Posted by Kayli Kunkel
What does “#” mean to you? In 2005, most would have answered, “the neglected phone button.” Today, the symbol shapes the social media frontier. The hashtag is the reigning voice of pop culture, a vital salesman, and an outlet for activism. On many occasions, the hashtag commands the world’s attention.
But how did one, simple symbol reach stardom? In 2007, a tweet by techie Chris Messina gave the pound sign (what’s that?) its revolutionary makeover.
The newly dubbed “hashtag” began to unite wide realms of the Internet into cohesive, clickable phrases. The character now caters to jokesters, hipsters, businessmen, and everyone—with an Internet connection—in between.
Twitter Headquarters went so far as to call the hashtag “the new URL.” And it’s become the standard for social media: Facebook, Pinterest, Google+, Instagram and Flickr have since followed suit.
Across all platforms, hashtags are non-exclusive, meaning any user can join any conversation. This gives Internet-wide attention to concerns, passions, and musings of the general public.
Phrases have emerged such as “hashtag revolution,” with good cause: The recent #HandsOffSyria and #Syria ignited waves of support and anger over Obama’s call for action in the country. Other politically charged hashtags have carried issues to the public’s attention (read: #OccupyWallStreet) and beyond.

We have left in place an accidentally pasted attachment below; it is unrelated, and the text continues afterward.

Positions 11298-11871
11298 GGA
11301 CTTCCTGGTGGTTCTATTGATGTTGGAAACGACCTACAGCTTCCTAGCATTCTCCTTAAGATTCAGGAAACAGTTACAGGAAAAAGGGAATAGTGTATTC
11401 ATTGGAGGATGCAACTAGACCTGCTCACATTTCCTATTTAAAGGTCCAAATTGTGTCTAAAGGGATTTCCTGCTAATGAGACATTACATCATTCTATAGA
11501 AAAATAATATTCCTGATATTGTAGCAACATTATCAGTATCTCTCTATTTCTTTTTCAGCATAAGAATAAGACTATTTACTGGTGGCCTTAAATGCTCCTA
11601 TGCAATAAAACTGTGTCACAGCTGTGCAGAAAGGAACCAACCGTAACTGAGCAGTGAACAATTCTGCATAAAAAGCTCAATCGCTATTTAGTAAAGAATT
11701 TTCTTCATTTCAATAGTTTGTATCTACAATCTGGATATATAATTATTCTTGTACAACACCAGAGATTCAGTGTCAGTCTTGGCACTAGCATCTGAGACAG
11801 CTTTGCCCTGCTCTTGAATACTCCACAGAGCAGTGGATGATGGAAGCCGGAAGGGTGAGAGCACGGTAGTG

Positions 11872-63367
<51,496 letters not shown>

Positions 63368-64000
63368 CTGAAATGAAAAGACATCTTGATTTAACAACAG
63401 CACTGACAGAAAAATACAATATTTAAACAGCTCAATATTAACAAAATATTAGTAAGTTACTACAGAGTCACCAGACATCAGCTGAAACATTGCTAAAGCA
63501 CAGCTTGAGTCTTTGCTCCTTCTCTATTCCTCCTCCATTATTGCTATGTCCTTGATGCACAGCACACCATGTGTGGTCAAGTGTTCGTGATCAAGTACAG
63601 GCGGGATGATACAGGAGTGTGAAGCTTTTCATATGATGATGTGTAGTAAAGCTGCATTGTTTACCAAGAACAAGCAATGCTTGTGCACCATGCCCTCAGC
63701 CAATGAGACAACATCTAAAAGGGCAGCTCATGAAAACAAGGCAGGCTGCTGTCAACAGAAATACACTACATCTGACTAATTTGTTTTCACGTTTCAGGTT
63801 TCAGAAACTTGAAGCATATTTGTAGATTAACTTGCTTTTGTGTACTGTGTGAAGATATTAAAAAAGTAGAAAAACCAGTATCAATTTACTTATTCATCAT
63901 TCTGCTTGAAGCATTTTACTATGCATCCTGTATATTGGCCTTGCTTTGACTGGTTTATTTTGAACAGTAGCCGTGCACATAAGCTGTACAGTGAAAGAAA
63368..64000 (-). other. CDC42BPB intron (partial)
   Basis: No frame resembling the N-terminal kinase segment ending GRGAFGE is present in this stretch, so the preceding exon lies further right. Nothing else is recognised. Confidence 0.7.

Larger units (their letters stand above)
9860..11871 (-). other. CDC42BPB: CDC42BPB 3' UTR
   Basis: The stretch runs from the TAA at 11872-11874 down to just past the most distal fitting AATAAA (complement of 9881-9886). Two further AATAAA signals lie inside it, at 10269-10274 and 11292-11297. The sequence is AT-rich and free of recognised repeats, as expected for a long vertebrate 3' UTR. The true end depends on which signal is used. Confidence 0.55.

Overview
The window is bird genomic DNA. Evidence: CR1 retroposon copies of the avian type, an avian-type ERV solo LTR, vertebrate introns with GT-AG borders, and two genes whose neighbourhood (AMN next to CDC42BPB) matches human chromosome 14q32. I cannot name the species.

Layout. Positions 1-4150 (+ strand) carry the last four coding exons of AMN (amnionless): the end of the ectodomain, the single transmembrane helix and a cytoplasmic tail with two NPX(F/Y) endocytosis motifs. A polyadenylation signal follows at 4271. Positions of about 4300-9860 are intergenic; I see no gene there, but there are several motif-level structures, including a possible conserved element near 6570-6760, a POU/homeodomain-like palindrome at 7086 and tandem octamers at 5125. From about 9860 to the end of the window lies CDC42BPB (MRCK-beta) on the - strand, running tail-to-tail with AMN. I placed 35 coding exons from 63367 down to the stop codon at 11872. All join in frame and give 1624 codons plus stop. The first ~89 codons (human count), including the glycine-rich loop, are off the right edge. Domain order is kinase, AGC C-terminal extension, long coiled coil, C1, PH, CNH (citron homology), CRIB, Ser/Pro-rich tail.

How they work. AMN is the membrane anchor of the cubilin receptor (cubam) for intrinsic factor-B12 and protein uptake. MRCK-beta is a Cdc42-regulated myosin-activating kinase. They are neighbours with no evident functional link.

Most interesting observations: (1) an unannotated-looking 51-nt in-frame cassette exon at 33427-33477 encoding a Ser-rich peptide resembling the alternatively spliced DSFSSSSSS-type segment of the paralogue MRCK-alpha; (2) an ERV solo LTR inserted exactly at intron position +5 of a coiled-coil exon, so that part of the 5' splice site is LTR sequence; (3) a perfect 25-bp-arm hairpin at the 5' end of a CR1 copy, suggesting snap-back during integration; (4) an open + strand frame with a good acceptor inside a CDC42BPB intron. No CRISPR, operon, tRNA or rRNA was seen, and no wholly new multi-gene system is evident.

“Trending” hashtags compile the hottest topics and often lead to viral sensations. These topics are viewable on users’ main Twitter feeds, and they commonly blend satire and seriousness.
Take the recent #NSAPickUpLines hashtag (i.e. “I know exactly where you’ve been all my life”), for example.
The hashtag also exploded as a vital marketing strategy. MTV is recent one success story: On September 4, the network generated 166 million tweets with a promotional hashtag #MTVHottest, a Twitter-based competition for users’ preferred pop culture stars.
Sometimes, trending hashtags are as simple as thousands revealing #MyBiggestSecret. And let’s not forget Charlie Sheen’s nationwide #Winning craze (though we wish we could).
As journalists, following the immense inflow of news events can be a headache. Hashtags can be a fantastic way to streamline, share, connect and discover.
But as a journalist, do you think the hashtag is a useful indicator of what is newsworthy, or important, to citizens? Should trending hashtags guide the way for journalists’ coverage of events? Or is this one trend we should trash?